Sunday, October 22, 2006

"America dictating the Iraqi partition scheme"

Al-Quds al-Arabi prints a selection of recent gems from the Iraqi press, as usual picking papers that mostly aren't themselves available on the web, leading off with an article in the weekly Al-Shahid al-Mustaqbal (independent, publishing since summer 2003, I believe), bearing the title: "Open Bidding for Import of new Rulers for the Democratic Iraq". Actually the bidding hasn't started yet, but this is the threat the journalist says Condoleeza Rice brought with her on her recent visit to the Green Zone.

By way of background, the journalist notes there have been many governments in Iraq in the last three years, the original Governing Council of Lords (Bremer and his group), then the two "provisional" governments, the first (Allawi) with a strong reputation for skimming and corruption, and the second (Jaafari) with an "international reputation for the disregard of human rights, violating the honor of Iraqi men and Iraqi women, with the identity and the nationality of [here Al-Quds inserts three dots]." Bush, faced with the need to boost his sagging approval ratings, and "raise the level of his terrorist occupation administration of Iraq", decided to send Rice to meet in the Green Zone with people called "the business coalition", apparently meaning the Malaki group, and told them that they had a probationary two-month period, after which if the performance wasn't satisfactory, there would a call for bids from the "rulers in the anterooms of the Bush administration", for creation and import of a government that would provide security and basic services. Criteria would include low-cost and low-maintenance. And it was made clear that the candidates would include persons from the same factions as those who came to Iraq with the advancing tanks, but they would be personally unknown, either to Iraqis or to Arabs in general.

Al-Quds doesn't give a date for the article, but clearly it was published before the NYT announcement--I beg your pardon, the "leak"--in its edition of Sunday October 22 to the effect the US is working out details of just such a threat. Nicer language though.

Another item in the Al-Quds selection for this week is an editorial in the newspaper of the Muslim Scholars Association, (Sunni), Al-Basa'ir, about the recent vote on the bill respecting procedures for federalism. The editorialist says this isn't just a case of feeling our way, of the free play of domestic politics. On the contrary this is "literally the application of the American wishes", for a division into sect- and race-based regions. It was already their policy in the Bremer era. And the extraordinary efforts that went into passage of the bill [in the famous disputed vote of October 11] appears to have been the result of specific instructions from Rice during her visit of Oct 7. The idea is to first partition Iraq, and then to partition the rest of the region, to produce what they are calling the "New" or the "Greater" Middle East.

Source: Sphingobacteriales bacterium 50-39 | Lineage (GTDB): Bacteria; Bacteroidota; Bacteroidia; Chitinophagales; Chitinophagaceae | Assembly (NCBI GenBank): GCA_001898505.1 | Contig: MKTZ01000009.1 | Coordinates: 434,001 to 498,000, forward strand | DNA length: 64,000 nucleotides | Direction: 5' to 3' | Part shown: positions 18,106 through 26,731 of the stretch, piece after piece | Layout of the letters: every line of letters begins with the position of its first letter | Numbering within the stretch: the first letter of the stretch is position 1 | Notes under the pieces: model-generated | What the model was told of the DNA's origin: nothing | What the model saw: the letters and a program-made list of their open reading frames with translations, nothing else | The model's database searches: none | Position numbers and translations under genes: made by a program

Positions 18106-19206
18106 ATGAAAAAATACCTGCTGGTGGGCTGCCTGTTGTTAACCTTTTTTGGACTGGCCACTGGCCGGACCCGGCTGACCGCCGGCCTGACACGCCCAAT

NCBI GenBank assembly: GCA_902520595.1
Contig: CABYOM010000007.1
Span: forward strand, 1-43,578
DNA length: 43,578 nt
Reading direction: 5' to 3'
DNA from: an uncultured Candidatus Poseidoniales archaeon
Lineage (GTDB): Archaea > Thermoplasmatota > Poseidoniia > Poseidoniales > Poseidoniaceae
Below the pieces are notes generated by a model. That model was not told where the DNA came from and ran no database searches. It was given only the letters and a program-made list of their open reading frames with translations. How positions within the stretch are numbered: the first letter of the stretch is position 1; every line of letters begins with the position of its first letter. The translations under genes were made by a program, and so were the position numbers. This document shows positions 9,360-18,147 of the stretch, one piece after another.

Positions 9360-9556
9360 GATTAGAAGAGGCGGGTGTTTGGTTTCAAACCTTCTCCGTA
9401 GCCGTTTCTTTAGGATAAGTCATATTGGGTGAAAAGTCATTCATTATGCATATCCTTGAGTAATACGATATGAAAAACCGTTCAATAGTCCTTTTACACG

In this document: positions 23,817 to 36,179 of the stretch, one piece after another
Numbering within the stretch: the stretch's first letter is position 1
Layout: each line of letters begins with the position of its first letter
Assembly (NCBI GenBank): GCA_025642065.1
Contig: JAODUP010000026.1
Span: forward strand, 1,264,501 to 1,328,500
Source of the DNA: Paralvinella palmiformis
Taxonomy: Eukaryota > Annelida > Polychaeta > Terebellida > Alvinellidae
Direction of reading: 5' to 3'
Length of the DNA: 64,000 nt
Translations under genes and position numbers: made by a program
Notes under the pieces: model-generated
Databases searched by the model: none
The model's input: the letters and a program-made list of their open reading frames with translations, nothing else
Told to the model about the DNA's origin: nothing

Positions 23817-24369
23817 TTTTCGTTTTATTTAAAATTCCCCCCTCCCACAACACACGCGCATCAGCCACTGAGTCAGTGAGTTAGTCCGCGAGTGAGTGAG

Naturally acceptance of the idea of partition has a lot to do with the Iraqi negativity and pessimism respecting not only the security situation but the occupation-controlled political situation as well. But there is another factor the editorialist notes in closing, and it is from the American point of view. In their search for an exit strategy from the "quagmire" of Iraq, the idea of partition is something that meets the American need for "anything that could be called with American logic a victory in this preemptive war that America originally launched with the conviction it would be restoring national security".


Blogger Hurria said...

You know, Badger, it never ceases to amaze me the way nearly everyone, including a few people whom I respect, and a hell of a lot of people for whom I have zero or less respect, sees the "solution" to the Iraq situation as involving everyone in the world - except the Iraqis. It is as if the Iraqis are some kind of incompetent children who cannot be expected to participate in any meaningful way in determining their own fate. So, according to Mr Fandy the solution to Iraq comes from some ultra-complicated thingie involving Iran, Syria, Israel, and the U.S., with no actual participation by Iraqis? What an oddly oblique and utterly absurd way to try to solve Iraqi problems.

You know, I am not an "expert" in political science and international relations, but I am someone who knows and understands Iraq and Iraqis very, very well from the inside out, and I am someone who has been trained in science and logic, and I am someone who has, from early childhood, had a very logical and practical type of mind. My logical, practical mind bolstered by my scientific training and my "Iraq sense" tells me that any solution for Iraq that is so bloody convoluted, complicated, and impractical, and that so utterly ignores Iraq and Iraqis is really not a solution at all, but an effort on the part of the proposer to impress others with his expertise and erudition. In other words, it is a load of bull****. I, for one, am not even a little bit impressed.

And by the way, at this point any "solution" that involves the Americans is a non-starter as far as I am concerned. They have less than zero credibility by now in terms of both ability and intent.

10:36 PM  
Blogger Hurria said...

Ooops - I made the above post in the wrong place. This one should go with the discussion of the Fandy piece. I will repost it there, and you can feel free to delete it from this location.

11:07 PM  

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